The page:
Maryland has set the most aggressive GHG emissions reduction goals in the nation. Under the Climate Solutions Now Act (CSNA) of 2022, a new target has been established at 60% (over the 2006 level) by 2031 and net-zero emissions by 2045. MDE currently is working on a conceptual road map due by the end of June 2023. The final plan is due at the end of the year.
Temperature change in Maryland since 1895
Click on the chart for more information.
Courtesy of Professor Ed Hawkins, University of Reading
The main cause of climate change is human activities, particularly the emission of greenhouse gases (GHGs) into the atmosphere. The Maryland Department of the Environment's (MDE) Climate Change Program is leading the state's efforts to reduce GHG emissions while creating jobs and benefiting the economy, as required by the Greenhouse Gas Reduction Act (GGRA). Although many initiatives throughout the State contribute to these efforts, the Regional Greenhouse Gas Initiative (RGGI) and the Commission on Climate Change are key efforts by MDE, each of which can be explored further by following the navigational links on top, left-hand side of this page.
In November 2018, a federal report advised that "climate change is affecting the natural environment, agriculture, energy production and use, land and water resources, transportation, and human health and welfare across the U.S. and its territories." The good news is that in Maryland, we have an action plan to combat it.
With 3,100 miles of shoreline, Maryland is the fourth most vulnerable state to suffer the effects of sea-level rise associated with climate change. Rising sea levels and increased storm intensity could have devastating and far-reaching impacts on the Atlantic coast and the Chesapeake Bay ecosystem that affect the environmental, recreational, and economic benefits enjoyed by Marylanders and visitors. Although Maryland's coastal areas may be considered particularly vulnerable, all areas of the state are at risk. In general, climate change alters the severity, frequency, or distribution of existing issues that are impacted either directly or indirectly by temperature and precipitation. This includes, but is not limited to:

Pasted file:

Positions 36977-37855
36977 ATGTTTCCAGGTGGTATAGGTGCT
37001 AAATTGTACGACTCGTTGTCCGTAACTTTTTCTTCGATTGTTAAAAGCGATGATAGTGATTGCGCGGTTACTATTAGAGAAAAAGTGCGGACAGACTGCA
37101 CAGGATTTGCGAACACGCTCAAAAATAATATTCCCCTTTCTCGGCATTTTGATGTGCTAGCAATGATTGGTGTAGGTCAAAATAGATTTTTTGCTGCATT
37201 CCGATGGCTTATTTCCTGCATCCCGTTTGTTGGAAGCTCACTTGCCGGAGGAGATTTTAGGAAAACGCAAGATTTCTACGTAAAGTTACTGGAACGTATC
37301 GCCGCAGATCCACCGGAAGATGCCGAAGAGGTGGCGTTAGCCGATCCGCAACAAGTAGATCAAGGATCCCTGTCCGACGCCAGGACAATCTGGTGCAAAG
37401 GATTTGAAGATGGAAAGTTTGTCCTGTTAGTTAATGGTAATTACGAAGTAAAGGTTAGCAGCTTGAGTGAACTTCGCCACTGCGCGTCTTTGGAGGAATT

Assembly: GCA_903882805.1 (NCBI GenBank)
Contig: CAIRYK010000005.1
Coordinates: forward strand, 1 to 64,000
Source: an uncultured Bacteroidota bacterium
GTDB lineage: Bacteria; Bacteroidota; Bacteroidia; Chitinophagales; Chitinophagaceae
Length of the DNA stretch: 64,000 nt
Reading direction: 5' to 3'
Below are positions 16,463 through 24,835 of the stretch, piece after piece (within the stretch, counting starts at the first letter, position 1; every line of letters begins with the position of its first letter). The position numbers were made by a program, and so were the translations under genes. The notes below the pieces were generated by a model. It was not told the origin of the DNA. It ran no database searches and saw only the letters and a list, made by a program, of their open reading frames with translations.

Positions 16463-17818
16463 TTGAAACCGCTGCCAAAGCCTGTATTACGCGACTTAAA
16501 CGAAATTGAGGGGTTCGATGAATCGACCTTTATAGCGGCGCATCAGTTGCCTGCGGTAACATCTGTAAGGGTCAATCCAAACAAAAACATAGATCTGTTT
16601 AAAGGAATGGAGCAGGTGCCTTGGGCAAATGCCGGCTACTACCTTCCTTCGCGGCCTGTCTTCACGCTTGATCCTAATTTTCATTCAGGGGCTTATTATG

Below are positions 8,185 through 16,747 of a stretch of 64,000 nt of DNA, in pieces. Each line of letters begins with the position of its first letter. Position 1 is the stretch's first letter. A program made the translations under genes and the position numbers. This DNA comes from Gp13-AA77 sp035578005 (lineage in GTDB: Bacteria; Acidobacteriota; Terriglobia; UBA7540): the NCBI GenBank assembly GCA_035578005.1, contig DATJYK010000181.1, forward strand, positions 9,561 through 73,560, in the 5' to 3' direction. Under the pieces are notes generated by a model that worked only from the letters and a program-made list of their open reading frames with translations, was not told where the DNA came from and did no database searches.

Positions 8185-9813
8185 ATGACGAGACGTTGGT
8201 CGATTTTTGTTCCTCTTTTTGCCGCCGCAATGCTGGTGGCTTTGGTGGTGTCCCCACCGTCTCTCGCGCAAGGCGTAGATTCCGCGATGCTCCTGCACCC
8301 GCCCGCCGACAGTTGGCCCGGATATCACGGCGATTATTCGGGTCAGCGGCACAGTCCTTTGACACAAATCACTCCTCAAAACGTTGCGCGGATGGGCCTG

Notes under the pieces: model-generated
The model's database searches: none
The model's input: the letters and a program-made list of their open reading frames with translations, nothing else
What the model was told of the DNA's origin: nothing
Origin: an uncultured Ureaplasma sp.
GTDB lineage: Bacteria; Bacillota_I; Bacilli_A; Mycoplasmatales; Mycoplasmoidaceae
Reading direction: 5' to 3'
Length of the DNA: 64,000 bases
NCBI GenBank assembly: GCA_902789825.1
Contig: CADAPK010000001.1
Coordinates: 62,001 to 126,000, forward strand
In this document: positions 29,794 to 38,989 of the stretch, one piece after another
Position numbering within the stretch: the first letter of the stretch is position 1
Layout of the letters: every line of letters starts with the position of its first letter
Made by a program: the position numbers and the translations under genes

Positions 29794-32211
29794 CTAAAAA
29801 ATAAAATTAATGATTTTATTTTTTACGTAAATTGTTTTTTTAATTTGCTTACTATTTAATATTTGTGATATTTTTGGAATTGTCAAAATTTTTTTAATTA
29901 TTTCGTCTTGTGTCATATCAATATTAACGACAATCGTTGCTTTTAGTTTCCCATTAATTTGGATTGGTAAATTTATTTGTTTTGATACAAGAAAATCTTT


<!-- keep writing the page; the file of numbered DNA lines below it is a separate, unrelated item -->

- Impacts on coastal, bay, and inland water quality parameters that may change the viable uses of surface water, such as for irrigation, recreation, or human consumption. MDE's Water and Science Administration's Climate Adaptation Goals and Strategies are available here.
- More frequent disruptions to urban and coastal infrastructure in Maryland caused by extreme weather events and sea-level rise that may indirectly impact the economy of the region by restricting the flow of goods and affecting days worked;
- Common stressors experienced among ecosystems, agriculture, fisheries, and forestry such as those caused by general changes in temperature and precipitation regimes; increased extreme weather events; and increased pressures from weeds, diseases, and pests;
- Human health issues, including those affected by impacts on food and water supply, air quality, extreme weather events; and
- A higher probability of negative outcomes for disadvantaged communities and individuals inherently more sensitive or with a reduced adaptive capacity for responding to the impacts of climate change.
To learn more about climate change and what Maryland is doing to combat it,
read the 2030 Greenhouse Gas Reduction Plan and the progress report.
MDE submitted the comprehensive plan to the Governor and the State Legislature on February 19, 2020, to coincide with the U.S.A's return to the Paris Climate Agreement. For the national perspective, visit the U.S. Environmental Protection Agency (EPA), Climate Change in the United States.
And, for the international perspective, read the Intergovernmental Panel on Climate Change's
(IPCC) latest report.
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